Federal Excise Tax

Responding to the IRS’s Aggressive Approach to Excise Taxes

The Excise Tax Group of the Internal Revenue Service (IRS) continues to be aggressive in pursuing the collection of federal excise taxes imposed on a wide variety of goods, services, and activities, such as fuels, chemicals, telecommunication services, air and ship transportation, and certain manufactured items. Some federal excise taxes can be industry specific, while others have broader applicability. For instance, a federal excise tax may be imposed on the premiums paid for each policy of insurance, indemnity bond, annuity contract, or policy of reinsurance issued by any foreign insurer or reinsurer.

The IRS’s published guidance and institutional positions in the excise tax area often appear to be result-oriented, finding taxpayers liable without offering much in the way of analysis. The recent controversy over the application of the federal communications excise tax to long-distance services provides an example of the government’s penchant for overreaching in this area. Despite a clearly worded statutory provision that rendered most modern long-distance services nontaxable, it took losses in five United States Courts of Appeals, the United States Court of Federal Claims, and numerous United States District Courts before the government conceded the issue and agreed to follow the plain language of the law.

Unlike the federal income tax, federal excise taxes are “recession-proof.” Even taxpayers who may be in a net operating loss position for federal income tax purposes will be liable for applicable federal excise taxes. Thus, excise taxes provide the government with a more dependable source of revenue in a down economy.

Given the number of different excise tax provisions in the Internal Revenue Code, the specificity with which they are written, and the tenaciousness with which the IRS Excise Tax Group pursues their assessment, taxpayers need counsel who have in-depth knowledge of the idiosyncrasies of federal excise tax practice and procedure and have a proven record of success before IRS and the federal courts with respect to excise tax issues.

In-Depth Experience with Excise Tax Issues

Miller & Chevalier’s Federal Excise Tax practice includes lawyers who have in-depth substantive knowledge of the excise tax regimes included in the Internal Revenue Code. Our lawyers also have significant experience with the specific compliance procedures that are unique to the collection, reporting, and payment of excise taxes. The practice includes former IRS lawyers who know the internal policies and personalities within the IRS Excise Tax Group.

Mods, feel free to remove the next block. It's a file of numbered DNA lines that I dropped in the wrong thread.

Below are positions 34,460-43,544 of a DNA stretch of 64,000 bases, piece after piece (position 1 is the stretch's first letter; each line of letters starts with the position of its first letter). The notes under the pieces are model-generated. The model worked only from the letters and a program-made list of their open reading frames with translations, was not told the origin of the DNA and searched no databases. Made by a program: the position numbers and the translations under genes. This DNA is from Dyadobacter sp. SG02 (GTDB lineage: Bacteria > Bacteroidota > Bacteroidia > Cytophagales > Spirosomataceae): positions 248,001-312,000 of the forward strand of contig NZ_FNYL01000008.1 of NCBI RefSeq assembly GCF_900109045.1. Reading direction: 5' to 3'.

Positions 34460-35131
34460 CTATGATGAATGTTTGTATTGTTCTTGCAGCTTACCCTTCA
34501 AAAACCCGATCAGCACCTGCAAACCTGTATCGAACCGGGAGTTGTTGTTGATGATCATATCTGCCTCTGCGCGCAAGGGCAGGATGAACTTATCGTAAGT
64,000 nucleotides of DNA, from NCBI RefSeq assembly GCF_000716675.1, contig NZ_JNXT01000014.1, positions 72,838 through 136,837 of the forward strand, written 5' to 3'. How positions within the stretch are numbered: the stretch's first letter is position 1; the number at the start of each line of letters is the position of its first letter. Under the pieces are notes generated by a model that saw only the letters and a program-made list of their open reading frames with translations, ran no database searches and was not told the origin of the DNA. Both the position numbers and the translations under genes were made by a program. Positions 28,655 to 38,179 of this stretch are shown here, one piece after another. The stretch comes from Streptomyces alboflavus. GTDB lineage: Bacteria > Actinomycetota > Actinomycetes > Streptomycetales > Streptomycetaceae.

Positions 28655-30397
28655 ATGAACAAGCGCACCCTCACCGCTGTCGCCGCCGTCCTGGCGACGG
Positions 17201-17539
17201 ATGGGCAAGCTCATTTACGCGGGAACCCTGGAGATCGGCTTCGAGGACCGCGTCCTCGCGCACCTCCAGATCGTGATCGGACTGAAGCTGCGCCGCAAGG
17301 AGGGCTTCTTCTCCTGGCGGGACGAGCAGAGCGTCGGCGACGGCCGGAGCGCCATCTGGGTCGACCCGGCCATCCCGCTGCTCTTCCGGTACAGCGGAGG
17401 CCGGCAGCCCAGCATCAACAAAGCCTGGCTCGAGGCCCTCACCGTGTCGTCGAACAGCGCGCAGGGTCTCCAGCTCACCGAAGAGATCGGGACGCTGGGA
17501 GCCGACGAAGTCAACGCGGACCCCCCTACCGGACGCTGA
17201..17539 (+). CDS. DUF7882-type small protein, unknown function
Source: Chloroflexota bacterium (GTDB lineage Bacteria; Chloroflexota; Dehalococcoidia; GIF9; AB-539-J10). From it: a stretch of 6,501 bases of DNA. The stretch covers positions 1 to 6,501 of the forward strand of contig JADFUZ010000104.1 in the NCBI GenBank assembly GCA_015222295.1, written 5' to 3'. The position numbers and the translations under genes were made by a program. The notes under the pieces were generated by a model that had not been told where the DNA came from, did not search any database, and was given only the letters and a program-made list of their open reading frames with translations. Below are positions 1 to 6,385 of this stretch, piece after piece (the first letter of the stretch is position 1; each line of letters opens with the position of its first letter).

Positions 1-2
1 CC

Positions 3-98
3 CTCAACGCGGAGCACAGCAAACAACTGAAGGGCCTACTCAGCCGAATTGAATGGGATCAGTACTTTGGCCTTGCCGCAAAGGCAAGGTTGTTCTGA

Most important, our lawyers have significant experience not only in representing clients before the IRS, but also in the federal courts, which is essential given the IRS’s position with respect to excise tax collection. Because most excise taxes are assessed taxes, and therefore must be pursued in a refund forum, knowledge of the particularized procedures that apply to divisible taxes and actual experience before the United States Court of Federal Claims and the United States Districts Courts is essential for any successful excise tax practice. Miller & Chevalier’s Federal Excise Tax practice includes litigators with a proven record of success in these forums generally, and in excise tax cases in particular.

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  • Obtained significant refunds of the Section 4251 federal communications excise tax in court cases that ultimately led to the IRS conceding that amounts paid for most long-distance telephone services were not subject to the tax. Nat’l R.R. Passenger Corp. v. United States, 431 F.3d 374 (D.C. Cir. 2005); America Online, Inc. v. United States, 64 Fed. Cl. 571 (2005).
     
  • Obtained a refund of federally imposed passenger-based user fees for several major U.S. air carriers. American Airlines, Inc. v. United States, 551 F.3d 1294 (Fed. Cir. 2008); Continental Airlines, Inc. v. United States, 77 Fed. Cl. 482 (2007).
     
  • Represented a major utility in an appeal to the Federal Circuit from an adverse trial court decision imposing liability for the Section 4481 excise tax on highway motor vehicles. Florida Power & Light Co. v. United States, 375 F.3d 1119 (Fed. Cir. 2004).
Government Experience
  • Commissioner, Internal Revenue Service
  • Assistant Commissioner (Technical), Internal Revenue Service
  • Tax Legislative Counsel, U.S. Department of the Treasury
  • Deputy Tax Legislative Counsel, U.S. Department of the Treasury
  • Tax Assistant, Office of the Solicitor General, U.S. Department of Justice
  • Majority Tax Counsel, Committee on Ways & Means, U.S. House of Representatives
  • Assistant Chief of Staff, Joint Committee on Taxation, U.S. Congress
Corporate Experience
Rankings and Recognition
  • Chambers USA: Tax Team of the Year, 2016
  • Chambers USA: Tax: Controversy (National), 2007 - 2016
  • Chambers USA: Tax (District of Columbia), 2003 - 2016
  • Legal 500: Tax: Non-Contentious (US), 2013 - 2016
  • Legal 500: Tax: International Tax (US), 2013 - 2016
  • Legal 500: Tax: Contentious (US), 2007 - 2016
  • U.S. News -- Best Lawyers® "Best Law Firms": Tax Law (National), 2010 - 2016
  • U.S. News -- Best Lawyers® "Best Law Firms": Tax Law (District of Columbia), 2010 - 2016
  • International Tax Review "Americas Tax Awards": Americas Tax Policy Firm of the Year, 2012 - 2013, 2015 - 2016 
  • International Tax Review "Americas Tax Awards": Washington, DC Tax Firm of the Year, 2013
  • International Tax Review "Americas Tax Awards": Washington, DC Transfer Pricing Firm of the Year, 2012
  • International Tax Review: World Tax (Washington, DC), 2012, 2014 - 2017
  • International Tax Review: World Transfer Pricing (National), 2014 - 2017
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